Minnesota’s Economic News — W/E 11/25/22
State and local taxes and spending Duluth News Tribune: Local View: Parks question doomed by Duluth’s dependence on property taxes Alexandria Echo Press: Property values take big jump in Douglas…
Shannon Full, the president/CEO at the TwinWest Chamber of Commerce, has played a key leadership role in helping her members come to terms with Minnesota’s skills gap. She has almost 20 years of industry experience, along with expertise in chamber leadership, economic development, talent solutions and management.
How did the skills gap and the worker shortage in general hit your radar?
Over the course of time, the talent shortage has gotten more severe, and more and more chambers of commerce have convened to address the issue through solution-based strategies. It hit my radar when I returned to this market about 18 months ago. TwinWest did a needs assessment and asked our businesses what top challenges they were facing. In every response, talent retention was listed as the top or second from top challenge— whether it was a small, medium-size, or large business, whether it was retail or manufacturing. It’s no longer just certain industries. The results of the assessment gave us momentum to do some strategic programming around the skills gap issue.
It is a multi-faceted challenge. What can a chamber do?
Addressing the challenge is definitely in our sweet spot. Talent programming is one of the top things chambers all across the country are working on, and depending upon the individual community, the programming is really focused in a few different areas. The first is around the future talent pipeline. We can look for talent in the K-12 space and in post-secondary institutions and play a role in developing and retaining those future workers.
Chambers have traditionally tried to appeal to their area’s workplace culture.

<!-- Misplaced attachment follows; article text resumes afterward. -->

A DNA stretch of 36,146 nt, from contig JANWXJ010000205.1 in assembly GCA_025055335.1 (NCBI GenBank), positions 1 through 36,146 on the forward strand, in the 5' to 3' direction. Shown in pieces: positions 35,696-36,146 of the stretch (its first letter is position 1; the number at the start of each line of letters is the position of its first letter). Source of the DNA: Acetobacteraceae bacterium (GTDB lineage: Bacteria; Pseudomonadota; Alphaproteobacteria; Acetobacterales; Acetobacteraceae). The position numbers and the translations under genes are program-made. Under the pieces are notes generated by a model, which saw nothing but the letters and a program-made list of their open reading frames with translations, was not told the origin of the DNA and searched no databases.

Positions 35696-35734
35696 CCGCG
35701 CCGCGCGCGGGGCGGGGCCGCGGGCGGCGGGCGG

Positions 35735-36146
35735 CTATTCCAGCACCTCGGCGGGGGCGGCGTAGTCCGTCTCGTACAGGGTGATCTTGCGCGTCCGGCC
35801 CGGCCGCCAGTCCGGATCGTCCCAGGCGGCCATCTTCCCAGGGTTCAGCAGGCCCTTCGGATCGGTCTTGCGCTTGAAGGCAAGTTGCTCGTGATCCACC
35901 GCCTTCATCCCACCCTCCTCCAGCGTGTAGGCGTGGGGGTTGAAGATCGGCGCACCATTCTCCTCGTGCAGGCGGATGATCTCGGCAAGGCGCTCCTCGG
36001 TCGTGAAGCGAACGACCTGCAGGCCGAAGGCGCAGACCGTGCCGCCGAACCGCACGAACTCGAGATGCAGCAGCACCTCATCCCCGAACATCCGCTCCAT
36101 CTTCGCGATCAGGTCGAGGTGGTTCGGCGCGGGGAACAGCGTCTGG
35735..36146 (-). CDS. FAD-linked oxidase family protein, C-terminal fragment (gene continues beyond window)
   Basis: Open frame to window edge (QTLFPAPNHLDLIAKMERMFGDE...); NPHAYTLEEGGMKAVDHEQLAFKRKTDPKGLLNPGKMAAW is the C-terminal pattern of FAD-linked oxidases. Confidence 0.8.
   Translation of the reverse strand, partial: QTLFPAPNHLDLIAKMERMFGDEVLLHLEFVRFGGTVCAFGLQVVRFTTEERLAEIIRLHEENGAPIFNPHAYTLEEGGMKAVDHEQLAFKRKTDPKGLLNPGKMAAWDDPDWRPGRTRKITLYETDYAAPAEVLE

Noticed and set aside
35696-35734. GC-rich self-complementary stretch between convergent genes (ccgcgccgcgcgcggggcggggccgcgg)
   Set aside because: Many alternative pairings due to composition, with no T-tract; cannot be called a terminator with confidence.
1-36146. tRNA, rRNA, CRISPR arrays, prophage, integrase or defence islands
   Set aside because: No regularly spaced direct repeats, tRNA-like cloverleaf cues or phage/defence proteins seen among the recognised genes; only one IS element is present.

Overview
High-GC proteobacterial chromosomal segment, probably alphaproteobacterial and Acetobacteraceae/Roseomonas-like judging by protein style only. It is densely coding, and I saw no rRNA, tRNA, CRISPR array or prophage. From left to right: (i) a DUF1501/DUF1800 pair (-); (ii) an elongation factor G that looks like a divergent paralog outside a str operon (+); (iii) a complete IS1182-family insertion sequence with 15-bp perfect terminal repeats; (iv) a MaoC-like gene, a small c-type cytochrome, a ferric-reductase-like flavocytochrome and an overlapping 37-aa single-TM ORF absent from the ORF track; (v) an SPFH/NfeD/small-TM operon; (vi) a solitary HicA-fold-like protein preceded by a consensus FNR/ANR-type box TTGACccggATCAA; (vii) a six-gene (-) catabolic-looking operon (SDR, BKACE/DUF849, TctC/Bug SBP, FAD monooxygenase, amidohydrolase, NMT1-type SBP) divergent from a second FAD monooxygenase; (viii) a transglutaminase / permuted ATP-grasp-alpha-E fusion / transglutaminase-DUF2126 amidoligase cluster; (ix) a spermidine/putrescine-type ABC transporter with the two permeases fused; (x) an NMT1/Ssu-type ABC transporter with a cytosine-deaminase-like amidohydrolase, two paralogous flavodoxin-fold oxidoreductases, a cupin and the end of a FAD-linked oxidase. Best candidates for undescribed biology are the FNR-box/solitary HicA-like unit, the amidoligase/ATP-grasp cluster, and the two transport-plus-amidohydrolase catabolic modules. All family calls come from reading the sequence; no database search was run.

We try to help individuals new to the area acclimate to the region—not just employees, but their whole families. There are always trailing spouse issues and family issues, so we also connect newcomers to education, faith-based opportunities and volunteer opportunities.
Some say the worker shortage is really a matter of demographics and population shortages. That seems like a particularly troubling conundrum.
I’ll give you a real-life example of what TwinWest is currently doing in the K-12 space. We’re hearing that we need to make it easier for businesses to engage with educators, students and parents, both in the classroom as well as externally—streamline the whole process and provide skills-based opportunities for them to engage in. Because we need to build our talent pipeline, we need to enhance and change the perception about particular industries.
Describe your skills event.
Our fall Talent Symposium was September 19. We were able to coalesce a really strong team of business leaders, educators and programmatic leaders in the talent space to strategize on efforts to meet the state’s short and long-term talent needs. We talked about our K-12 technology platform and identified ways to collaborate and strengthen the talent pipeline while retaining more great talent in our region. And the final piece of our event was a gubernatorial candidate debate on workforce issues. The debate focused on education, business, and Minnesota’s talent shortage. We want tremendous leaders who know about the workforce problem to emerge and talk about solution-based strategies.